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Brazilian Journal of Biology

Print version ISSN 1519-6984

Braz. J. Biol. vol.73 no.1 São Carlos Feb. 2013 



Floristic analysis and dispersal syndromes of woody species of the Serra de Maracaju, Mato Grosso do Sul, Brazil


Análise florística e síndromes de dispersão de espécies lenhosas da Serra de Maracaju, Mato Grosso do Sul, Brasil



Ramos, WM.I; Sartori, ALB.II,*

IPrograma de Pós-graduação em Biologia Vegetal, Universidade Federal de Mato Grosso do Sul – UFMS, Campo Grande, MS, Brazil
IILaboratório de Botânica, Centro de Ciências Biológicas e da Saúde, Universidade Federal de Mato Grosso do Sul – UFMS, CEP 79070-900, Campo Grande, MS, Brazil




This paper presents a floristic survey of the wood component of cerrado s.s. (eastern face) and gallery forest (western face) areas carried out in the southern part of the Serra de Maracaju. The dispersal syndromes and floristic relations of this portion of the Serra were compared to those of other formations from different regions of Brazil. Between October 2007 and September 2008, monthly collections identified 144 species. As for dispersal syndromes, zoochory prevails, followed by autochory and anemochory. The gallery forest is a heterogeneous formation that shelters floristic elements shared with the Atlantic rain forest, the Amazonian forest, semi-deciduous seasonal forests and dry forests of the Pantanal. Low similarity between the two areas analyzed makes this region unique and suggests that the Serra de Maracaju is greatly influenced by the semi-deciduous seasonal forests of the southeastern region.

Keywords: cerrado, floristic survey, gallery forest, floristic similarity.


Ao sul da Serra de Maracaju, foi efetuada a florística do componente lenhoso de áreas de cerrado s.s. (Face Leste) e Mata de Galeria (Face Oeste), com investigações das síndromes de dispersão e das relações florísticas desta porção da Serra com outras formações em diferentes regiões do Brasil. Os dados obtidos resultaram em 144 espécies, em coletas mensais, no período de outubro de 2007 a setembro de 2008. Para as síndromes de dispersão, verificou-se predominância da zoocoria, seguida por autocoria e anemocoria. A Mata de Galeria da Serra de Maracaju é uma formação heterogênea, que detém elementos florísticos compartilhados com a Floresta Pluvial Atlântica, a Floresta Amazônica, a Floresta Estacional Semidecidual e as Florestas Secas do Pantanal. A baixa similaridade entre as áreas analisadas confere um caráter único à região e sugere que a Serra de Maracaju recebe maior influência das Florestas Estacionais Semideciduais da Região Sudeste.

Palavras-chave: cerrado, levantamento florístico, mata de galeria, similaridade florística.



1. Introduction

Characterized as savanna-like vegetation, Cerrado, which covers 22% of the Brazilian territory (Ratter and Dargie, 1992), prevails on the Central Plateau and is the second largest plant formation (Rodrigues, 2005).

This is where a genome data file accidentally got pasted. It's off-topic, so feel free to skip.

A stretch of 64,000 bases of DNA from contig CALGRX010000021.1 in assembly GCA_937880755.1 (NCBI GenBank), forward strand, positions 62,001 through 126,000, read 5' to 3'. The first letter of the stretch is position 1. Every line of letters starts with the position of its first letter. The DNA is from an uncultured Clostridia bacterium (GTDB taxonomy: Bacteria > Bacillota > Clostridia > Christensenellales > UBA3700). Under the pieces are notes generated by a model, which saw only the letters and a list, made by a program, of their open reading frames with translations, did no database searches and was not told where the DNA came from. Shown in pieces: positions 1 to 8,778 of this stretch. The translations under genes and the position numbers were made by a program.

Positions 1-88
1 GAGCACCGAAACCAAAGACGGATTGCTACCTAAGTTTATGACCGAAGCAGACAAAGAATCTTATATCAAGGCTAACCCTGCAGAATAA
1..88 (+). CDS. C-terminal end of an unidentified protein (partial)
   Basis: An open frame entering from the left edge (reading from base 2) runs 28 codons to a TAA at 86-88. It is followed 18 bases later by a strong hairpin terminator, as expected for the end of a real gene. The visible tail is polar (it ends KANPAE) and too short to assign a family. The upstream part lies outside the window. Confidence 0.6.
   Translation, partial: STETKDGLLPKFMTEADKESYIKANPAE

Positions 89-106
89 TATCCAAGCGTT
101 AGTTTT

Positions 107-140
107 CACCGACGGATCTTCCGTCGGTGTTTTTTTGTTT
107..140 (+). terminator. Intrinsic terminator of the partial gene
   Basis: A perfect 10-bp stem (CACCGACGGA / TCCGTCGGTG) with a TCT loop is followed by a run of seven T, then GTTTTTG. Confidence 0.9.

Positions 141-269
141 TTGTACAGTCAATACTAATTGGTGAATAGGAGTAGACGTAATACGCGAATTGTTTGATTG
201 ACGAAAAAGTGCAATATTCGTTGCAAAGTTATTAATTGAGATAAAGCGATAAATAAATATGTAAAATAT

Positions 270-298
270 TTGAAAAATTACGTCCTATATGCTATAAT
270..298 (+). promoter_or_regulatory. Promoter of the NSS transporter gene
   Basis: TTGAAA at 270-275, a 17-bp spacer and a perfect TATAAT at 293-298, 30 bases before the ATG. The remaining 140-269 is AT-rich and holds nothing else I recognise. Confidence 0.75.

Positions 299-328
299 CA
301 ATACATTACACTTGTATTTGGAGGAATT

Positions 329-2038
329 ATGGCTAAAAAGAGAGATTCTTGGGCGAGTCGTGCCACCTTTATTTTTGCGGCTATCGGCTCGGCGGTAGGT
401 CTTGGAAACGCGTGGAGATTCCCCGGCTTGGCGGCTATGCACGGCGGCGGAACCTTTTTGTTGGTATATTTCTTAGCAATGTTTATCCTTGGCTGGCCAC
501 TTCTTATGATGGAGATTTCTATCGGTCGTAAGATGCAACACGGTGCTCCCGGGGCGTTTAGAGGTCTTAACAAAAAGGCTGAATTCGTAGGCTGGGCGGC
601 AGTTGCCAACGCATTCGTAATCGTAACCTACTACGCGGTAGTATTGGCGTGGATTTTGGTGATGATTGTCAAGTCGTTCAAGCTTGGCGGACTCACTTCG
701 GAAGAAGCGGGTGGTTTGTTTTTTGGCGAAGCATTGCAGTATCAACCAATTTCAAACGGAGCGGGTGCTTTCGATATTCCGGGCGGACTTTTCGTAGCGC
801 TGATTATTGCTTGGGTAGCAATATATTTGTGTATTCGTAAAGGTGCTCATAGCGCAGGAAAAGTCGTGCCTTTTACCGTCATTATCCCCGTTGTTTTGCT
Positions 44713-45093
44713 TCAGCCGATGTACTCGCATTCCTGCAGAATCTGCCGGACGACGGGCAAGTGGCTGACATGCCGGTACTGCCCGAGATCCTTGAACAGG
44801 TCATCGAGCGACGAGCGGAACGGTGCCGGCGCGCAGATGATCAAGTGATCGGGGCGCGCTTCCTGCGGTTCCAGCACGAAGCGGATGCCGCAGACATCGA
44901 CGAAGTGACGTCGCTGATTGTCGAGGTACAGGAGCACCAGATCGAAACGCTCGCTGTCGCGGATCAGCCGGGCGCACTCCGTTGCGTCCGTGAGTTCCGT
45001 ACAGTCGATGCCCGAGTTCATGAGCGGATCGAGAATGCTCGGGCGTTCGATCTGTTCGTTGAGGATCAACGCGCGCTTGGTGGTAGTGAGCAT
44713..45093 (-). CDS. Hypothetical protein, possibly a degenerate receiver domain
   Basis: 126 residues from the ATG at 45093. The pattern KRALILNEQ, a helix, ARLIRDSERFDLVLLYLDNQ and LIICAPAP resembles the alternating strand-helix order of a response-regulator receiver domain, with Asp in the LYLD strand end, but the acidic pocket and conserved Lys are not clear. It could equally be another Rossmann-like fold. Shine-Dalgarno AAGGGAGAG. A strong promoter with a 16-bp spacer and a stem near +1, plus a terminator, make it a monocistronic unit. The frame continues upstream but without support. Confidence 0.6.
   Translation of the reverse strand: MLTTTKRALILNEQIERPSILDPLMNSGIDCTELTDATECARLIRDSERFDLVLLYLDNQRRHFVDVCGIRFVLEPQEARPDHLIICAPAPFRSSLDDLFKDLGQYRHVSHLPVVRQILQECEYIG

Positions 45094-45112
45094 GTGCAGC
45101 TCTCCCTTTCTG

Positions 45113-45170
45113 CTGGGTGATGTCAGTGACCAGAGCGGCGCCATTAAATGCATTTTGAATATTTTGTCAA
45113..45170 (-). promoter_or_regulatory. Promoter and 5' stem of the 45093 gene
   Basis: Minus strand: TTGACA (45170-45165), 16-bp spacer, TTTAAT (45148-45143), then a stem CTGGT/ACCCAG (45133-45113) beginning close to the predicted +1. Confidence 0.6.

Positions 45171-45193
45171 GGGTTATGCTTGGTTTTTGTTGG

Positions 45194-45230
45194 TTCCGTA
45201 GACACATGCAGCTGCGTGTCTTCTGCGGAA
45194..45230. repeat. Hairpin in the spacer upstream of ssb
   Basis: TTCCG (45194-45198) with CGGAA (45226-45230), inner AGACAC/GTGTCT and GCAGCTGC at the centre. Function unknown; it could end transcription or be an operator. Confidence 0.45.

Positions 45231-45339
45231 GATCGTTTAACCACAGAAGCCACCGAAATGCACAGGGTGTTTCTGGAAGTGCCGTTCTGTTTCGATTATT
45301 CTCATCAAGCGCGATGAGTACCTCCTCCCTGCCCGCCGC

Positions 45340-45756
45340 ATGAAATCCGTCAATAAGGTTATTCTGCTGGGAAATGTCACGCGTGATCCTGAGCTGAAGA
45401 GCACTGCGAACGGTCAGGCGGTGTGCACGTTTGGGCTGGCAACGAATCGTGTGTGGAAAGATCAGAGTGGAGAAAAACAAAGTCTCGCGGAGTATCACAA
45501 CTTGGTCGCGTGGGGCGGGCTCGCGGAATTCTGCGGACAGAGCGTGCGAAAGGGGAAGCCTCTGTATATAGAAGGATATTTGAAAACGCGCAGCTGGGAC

The floristic unit of cerrado seems to be especially determined by the woody flora, which is more homogeneous than the herbaceous one along the physiognomic gradient (Batalha et al., 2001), and its flora is considered the richest among the world savannas, with high levels of endemism (Ribeiro and Walter, 1998). The Cerrado is influenced by adjacent biomes with which it shares certain species (Ribeiro and Walter, 1998; Oliveira Filho and Ratter, 1995). Since it occupies a region bordered by the Chaco, the caatinga and the Amazonian and Atlantic forests, it serves as a corridor connecting them (Oliveira Filho and Ratter, 1995).

The flora of the state of Mato Grosso do Sul is considered a vegetational mosaic because of the influences of the Amazonian forest to the North, of the Atlantic forest to the East, of the Chaco to the West, of the seasonal forests of the river Paraná basin to the South and of the Central Plateau Cerrado in its center. Cerrado constitutes about 65% (Costa et al., 2003) of the natural formations of this state. It is represented by several of its different phytophysiognomies found in plains and on hill tops.

High mountain environments are little explored scientifically. In addition, high rates of deforestation contribute to the loss of valuable information on both their flora and their ecological and biogeographical aspects. Furthermore, between the hills are valleys and rock outcrops with different phytophysiognomies and more fertile soils, which possibly contribute to increasing species diversity (van den Berg and Oliveira-Filho, 2000).

Gallery forests occupy only 5% of the area covered with Cerrado (Silva Júnior, 2004). Yet, they present high species diversity, are fairly heterogeneous in terms of sheltering many elements common to the Atlantic rain forest and the Amazonian forest (Oliveira Filho and Ratter, 1995). Due to their connection to other grassland and savanna formations typical of Central Brazil (Ribeiro and Walter, 1998), gallery forests can act as corridors between forest fragments and help maintain the genetic flow.

Seed dispersal represents an important phase of the plant reproductive cycle. It is also critical to regenerate the natural populations and communities (Janzen, 1970). Dispersal mechanisms are essential to the natural distribution of species and to the movements and exchanges of genetic material within and without populations. In tropical forests, zoochory (Howe and Smallwood, 1982) prevails over abiotic syndromes while in less humid habitats, anemochory predominates (Vieira et al., 2002).

The aim of this study is to observe the dispersal syndrome of two areas, one of cerrado s.s. and one of gallery forests, and to explore the possible floristic relations in the southern part of the Serra de Maracaju. To do so, we sought to answer the following questions: 1) Which syndrome prevails in each area? 2) What are the floristic relations between the Serra de Maracaju and other Brazilian plant formations?


2. Material and Methods